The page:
Stanley Black & Decker Inc. denies allegations that it failed to make reasonable accommodations for an employee seeking cancer treatment and fired in her violation of federal law, according to a recent filing.
The U.S. Equal Employment Opportunity Commission sued Stanley Black & Decker in August alleging the company fired a sales representative in its Towson facility for poor attendance even though she exceeded her sales goals and quotas, according to the lawsuit filed in U.S. District Court in Baltimore.
In March 2016, the woman told her supervisor that she had been treated for cancer previously and would have follow-up doctor appointments throughout the year, the lawsuit states. In October 2016, the employee needed more leave to get a biopsy and was told she was not eligible for medical leave under the Family Medical Leave Act because she had not worked at the company long enough, the lawsuit states.
The woman was fired two months later, even though her absences were related to her cancer treatment and she had requested accommodations in advance, the lawsuit states. The EEOC also alleges the company did not follow its discipline policy by not first giving her a written warning as the attendance policy requires, the lawsuit states.
In its response to the lawsuit, Stanley Black & Decker states the employee was absent in July and October 2016 but her doctor’s notes did not state she was being treated for cancer, according to a court filing on Friday.
The company also admits that the employee was not eligible for medical leave under FMLA because she had been employed with Stanley Black & Decker for less than a year. Instead, the company asked her to look into getting short term disability benefits, the filing states.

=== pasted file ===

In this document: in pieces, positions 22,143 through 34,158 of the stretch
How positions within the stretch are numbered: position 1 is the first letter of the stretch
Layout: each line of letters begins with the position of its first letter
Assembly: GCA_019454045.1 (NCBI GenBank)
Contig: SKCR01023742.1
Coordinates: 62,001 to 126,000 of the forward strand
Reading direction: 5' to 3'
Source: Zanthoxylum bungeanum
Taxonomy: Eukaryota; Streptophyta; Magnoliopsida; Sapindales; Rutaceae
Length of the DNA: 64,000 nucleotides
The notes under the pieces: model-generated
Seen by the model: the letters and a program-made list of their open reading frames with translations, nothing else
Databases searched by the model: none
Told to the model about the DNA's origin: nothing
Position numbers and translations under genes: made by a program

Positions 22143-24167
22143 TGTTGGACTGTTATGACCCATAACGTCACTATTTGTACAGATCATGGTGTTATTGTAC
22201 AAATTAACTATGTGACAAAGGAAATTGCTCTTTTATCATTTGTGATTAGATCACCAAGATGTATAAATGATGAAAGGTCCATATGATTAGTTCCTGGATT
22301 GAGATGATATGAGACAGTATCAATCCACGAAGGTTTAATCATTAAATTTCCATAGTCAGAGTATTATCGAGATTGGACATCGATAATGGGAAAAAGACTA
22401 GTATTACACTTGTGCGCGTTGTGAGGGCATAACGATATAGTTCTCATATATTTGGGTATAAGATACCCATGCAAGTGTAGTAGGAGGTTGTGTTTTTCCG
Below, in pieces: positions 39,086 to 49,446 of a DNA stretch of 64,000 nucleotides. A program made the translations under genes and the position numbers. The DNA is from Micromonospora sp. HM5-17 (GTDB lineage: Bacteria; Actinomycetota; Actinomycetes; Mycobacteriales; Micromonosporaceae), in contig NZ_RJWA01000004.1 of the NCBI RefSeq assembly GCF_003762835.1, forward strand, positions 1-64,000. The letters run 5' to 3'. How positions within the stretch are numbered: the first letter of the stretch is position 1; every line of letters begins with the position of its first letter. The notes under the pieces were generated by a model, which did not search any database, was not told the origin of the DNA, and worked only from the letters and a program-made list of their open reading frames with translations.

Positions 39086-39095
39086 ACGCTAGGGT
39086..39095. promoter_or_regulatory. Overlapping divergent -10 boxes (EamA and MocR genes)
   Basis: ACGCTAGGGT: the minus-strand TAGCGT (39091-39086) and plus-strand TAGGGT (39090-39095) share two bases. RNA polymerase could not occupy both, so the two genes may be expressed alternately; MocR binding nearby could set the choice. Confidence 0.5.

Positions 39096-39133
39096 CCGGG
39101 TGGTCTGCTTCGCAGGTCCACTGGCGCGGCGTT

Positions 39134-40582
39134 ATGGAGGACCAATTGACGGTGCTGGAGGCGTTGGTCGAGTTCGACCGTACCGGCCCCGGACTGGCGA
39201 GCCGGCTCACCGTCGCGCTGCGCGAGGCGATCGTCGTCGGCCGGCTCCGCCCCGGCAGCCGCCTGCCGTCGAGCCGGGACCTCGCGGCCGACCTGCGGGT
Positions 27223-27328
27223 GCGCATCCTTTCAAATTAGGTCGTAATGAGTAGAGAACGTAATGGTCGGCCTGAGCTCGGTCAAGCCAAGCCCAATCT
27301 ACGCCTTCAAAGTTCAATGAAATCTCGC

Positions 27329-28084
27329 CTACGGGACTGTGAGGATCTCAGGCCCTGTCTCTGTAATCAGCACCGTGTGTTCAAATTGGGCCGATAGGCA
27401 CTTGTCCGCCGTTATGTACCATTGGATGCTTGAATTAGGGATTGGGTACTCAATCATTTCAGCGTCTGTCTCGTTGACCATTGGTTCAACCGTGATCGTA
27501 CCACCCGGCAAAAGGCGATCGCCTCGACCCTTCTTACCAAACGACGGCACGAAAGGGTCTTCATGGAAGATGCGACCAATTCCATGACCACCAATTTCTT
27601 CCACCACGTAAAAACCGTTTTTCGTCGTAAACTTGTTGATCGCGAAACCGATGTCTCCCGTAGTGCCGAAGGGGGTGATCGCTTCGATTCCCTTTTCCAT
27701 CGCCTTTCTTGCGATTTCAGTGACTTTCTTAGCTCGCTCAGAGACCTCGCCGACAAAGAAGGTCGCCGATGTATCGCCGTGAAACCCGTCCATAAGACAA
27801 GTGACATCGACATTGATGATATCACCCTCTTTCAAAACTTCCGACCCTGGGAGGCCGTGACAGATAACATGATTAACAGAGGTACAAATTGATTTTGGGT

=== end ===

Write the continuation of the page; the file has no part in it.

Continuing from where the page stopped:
Stanley Black & Decker also argues that the EEOC is barred from making a claim because its actions related to the woman’s employment were made for “legitimate, non-discriminatory, non-retaliatory, non-pretextual reasons,” and there is no basis for a claim, the filing states.
The EEOC alleges Stanley Black & Decker’s actions violate the Americans with Disabilities Act, which prohibits discrimination based on disability and requires employers provide reasonable accommodations for employees.
“Employers can run afoul of the ADA if they have a rigid attendance policy that penalizes employees taking leave as a reasonable accommodation for their disabilities,” said EEOC Regional Attorney Debra M. Lawrence in a statement after the lawsuit was filed. Lawrence did not respond to a request for comment on Monday.
The case is EEOC v. Stanley Black & Decker, Inc., No. 1:18-cv-02525.